Kingdom of Hejaz
The Hashemite Kingdom of Hejaz was a state in the Hejaz region in the Middle East, the western portion of the Arabian peninsula ruled by the Hashemite dynasty. It achieved national independence after the destruction of the Ottoman Empire by the British Empire, during World War I, when the Sharif of Mecca fought in alliance with the British Imperial forces to drive the Ottoman Army from the Arabian Peninsula during the Arab Revolt; the new kingdom had a brief life and was conquered in 1925 by the neighbouring Sultanate of Nejd under a resurgent House of Saud, creating the Kingdom of Hejaz and Nejd. On 23 September 1932, the Kingdom of Hejaz and Nejd joined the Saudi dominions of Al-Hasa and Qatif, as the unified Kingdom of Saudi Arabia. In their capacity as Caliphs, the Sultans of the Ottoman Empire would appoint an official known as the Sharif of Mecca; the role went to a member of the Hashemite family, but the Sultans promoted Hashemite inter-familial rivalries in their choice, preventing the building of a solid base of power in the Sharif.
With the outbreak of the First World War in 1914, the Sultan, in his capacity as Caliph, declared a jihad against the Entente powers. The British in particular hoped to co-opt the Sharif as a weighty alternative religious figure backing them in the conflict; the British had a series of treaties with other Arab leaders in the region and were fearful that the Hejaz could be used as a base to attack their shipping to and from India. The Sharif was cautious but, after discovering that the Ottomans planned to remove and murder him, agreed to work with the British if they would support a wider Arab revolt and the establishment of an independent Arab kingdom — the British implied they would. After the Ottomans executed other Arab nationalist leaders in Damascus and Beirut, the Hejaz rose against and soundly defeated them completely expelling them. In 1916, the Sharif of Mecca Hussein bin Ali declared himself King of Hejaz as his Sharifian Army participated with other Arab forces and the British Empire in expelling the Turks from the Arabian peninsula.
The British though, were compromised by their agreement to give the French control of Syria and did not, in Hussein's eyes, honour their commitments. They did create Hashemite-ruled kingdoms in Jordan and in Iraq, as well as Hejaz. Hussein refused to conclude a treaty of friendship with the British, who later chose not to intervene when another British client, Ibn Saud invaded and conquered Hejaz. Hussein bin Ali Ali bin Hussein Hejazi dialect History of Saudi Arabia Saudi conquest of Hejaz Arab Revolt Flag of the Arab Revolt T. E. Lawrence Sharifate of Mecca Sharifian Caliphate Hashemite Dynasty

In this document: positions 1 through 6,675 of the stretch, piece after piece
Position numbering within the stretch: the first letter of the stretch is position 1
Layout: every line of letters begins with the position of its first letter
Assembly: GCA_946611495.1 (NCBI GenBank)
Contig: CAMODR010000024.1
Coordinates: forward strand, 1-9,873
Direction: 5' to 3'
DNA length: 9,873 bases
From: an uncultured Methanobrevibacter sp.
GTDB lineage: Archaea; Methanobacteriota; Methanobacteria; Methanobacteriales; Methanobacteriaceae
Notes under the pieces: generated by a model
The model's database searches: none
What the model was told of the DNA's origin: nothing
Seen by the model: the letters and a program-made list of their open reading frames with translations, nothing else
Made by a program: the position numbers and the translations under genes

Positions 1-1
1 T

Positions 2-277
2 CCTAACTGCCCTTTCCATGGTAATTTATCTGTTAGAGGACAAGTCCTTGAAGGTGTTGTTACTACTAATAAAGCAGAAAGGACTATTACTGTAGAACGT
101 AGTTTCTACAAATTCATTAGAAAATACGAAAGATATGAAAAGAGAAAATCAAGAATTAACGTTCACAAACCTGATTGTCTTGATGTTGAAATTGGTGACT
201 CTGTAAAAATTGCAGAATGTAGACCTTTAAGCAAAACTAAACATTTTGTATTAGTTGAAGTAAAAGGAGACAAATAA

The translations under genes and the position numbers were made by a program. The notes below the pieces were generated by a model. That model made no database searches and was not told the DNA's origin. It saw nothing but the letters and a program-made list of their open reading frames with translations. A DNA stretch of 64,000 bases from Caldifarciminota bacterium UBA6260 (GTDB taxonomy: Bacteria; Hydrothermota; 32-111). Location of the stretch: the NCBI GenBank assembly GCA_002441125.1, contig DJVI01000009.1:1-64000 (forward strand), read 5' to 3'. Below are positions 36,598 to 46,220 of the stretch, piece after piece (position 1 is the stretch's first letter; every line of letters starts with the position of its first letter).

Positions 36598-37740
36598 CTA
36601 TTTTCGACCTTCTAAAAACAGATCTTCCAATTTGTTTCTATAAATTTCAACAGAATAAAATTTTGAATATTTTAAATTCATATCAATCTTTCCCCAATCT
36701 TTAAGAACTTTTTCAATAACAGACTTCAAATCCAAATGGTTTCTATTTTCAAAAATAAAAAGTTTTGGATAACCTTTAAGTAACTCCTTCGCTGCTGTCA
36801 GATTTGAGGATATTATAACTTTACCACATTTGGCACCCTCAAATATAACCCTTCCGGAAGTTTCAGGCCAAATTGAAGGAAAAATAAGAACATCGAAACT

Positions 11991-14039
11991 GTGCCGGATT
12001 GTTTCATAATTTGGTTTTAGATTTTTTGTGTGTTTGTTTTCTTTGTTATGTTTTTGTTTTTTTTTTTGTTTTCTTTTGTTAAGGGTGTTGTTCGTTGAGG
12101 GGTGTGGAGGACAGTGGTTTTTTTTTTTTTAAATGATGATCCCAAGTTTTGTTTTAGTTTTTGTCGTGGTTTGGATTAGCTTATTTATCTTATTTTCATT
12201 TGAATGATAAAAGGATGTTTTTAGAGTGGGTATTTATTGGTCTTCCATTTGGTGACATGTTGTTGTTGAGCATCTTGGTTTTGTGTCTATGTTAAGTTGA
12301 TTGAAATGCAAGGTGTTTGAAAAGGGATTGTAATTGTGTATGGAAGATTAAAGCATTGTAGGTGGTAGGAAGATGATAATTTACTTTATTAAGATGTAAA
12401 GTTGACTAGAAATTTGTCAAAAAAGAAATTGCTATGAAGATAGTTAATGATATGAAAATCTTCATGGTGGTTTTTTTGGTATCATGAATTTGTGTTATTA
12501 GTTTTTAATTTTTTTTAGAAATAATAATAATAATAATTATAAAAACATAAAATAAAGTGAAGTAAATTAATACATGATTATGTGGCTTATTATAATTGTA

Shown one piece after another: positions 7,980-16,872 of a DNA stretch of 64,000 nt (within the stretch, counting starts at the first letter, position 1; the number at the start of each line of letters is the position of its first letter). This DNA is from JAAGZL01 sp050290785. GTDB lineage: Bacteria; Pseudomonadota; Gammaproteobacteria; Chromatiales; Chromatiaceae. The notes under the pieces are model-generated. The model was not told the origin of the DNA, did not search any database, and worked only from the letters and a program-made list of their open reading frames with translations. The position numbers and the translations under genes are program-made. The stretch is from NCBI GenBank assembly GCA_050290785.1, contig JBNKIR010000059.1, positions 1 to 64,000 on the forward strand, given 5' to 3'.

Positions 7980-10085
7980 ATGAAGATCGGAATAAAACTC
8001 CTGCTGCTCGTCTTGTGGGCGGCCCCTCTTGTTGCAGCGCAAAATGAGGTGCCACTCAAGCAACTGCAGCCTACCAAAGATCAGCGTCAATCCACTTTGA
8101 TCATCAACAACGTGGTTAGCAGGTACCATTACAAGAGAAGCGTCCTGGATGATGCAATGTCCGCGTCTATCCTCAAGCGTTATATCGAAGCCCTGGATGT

The Abbasid Caliphate was the third of the Islamic caliphates to succeed the Islamic prophet Muhammad. It was founded by a dynasty descended from Muhammad's uncle, Abbas ibn Abdul-Muttalib, from whom the dynasty takes its name, they ruled as caliphs for most of the caliphate from their capital in Baghdad in modern-day Iraq, after having overthrown the Umayyad Caliphate in the Abbasid Revolution of 750 CE. The Abbasid Caliphate first centred its government in Kufa, modern-day Iraq, but in 762 the caliph Al-Mansur founded the city of Baghdad, near the ancient Sasanian capital city of Ctesiphon; the Abbasid period was marked by reliance on Persian bureaucrats for governing the territories as well as an increasing inclusion of non-Arab Muslims in the ummah. Persianate customs were broadly adopted by the ruling elite, they began patronage of artists and scholars. Baghdad became a centre of science, culture and invention in what became known as the Golden Age of Islam. Despite this initial cooperation, the Abbasids of the late 8th century had alienated both non-Arab mawali and Iranian bureaucrats.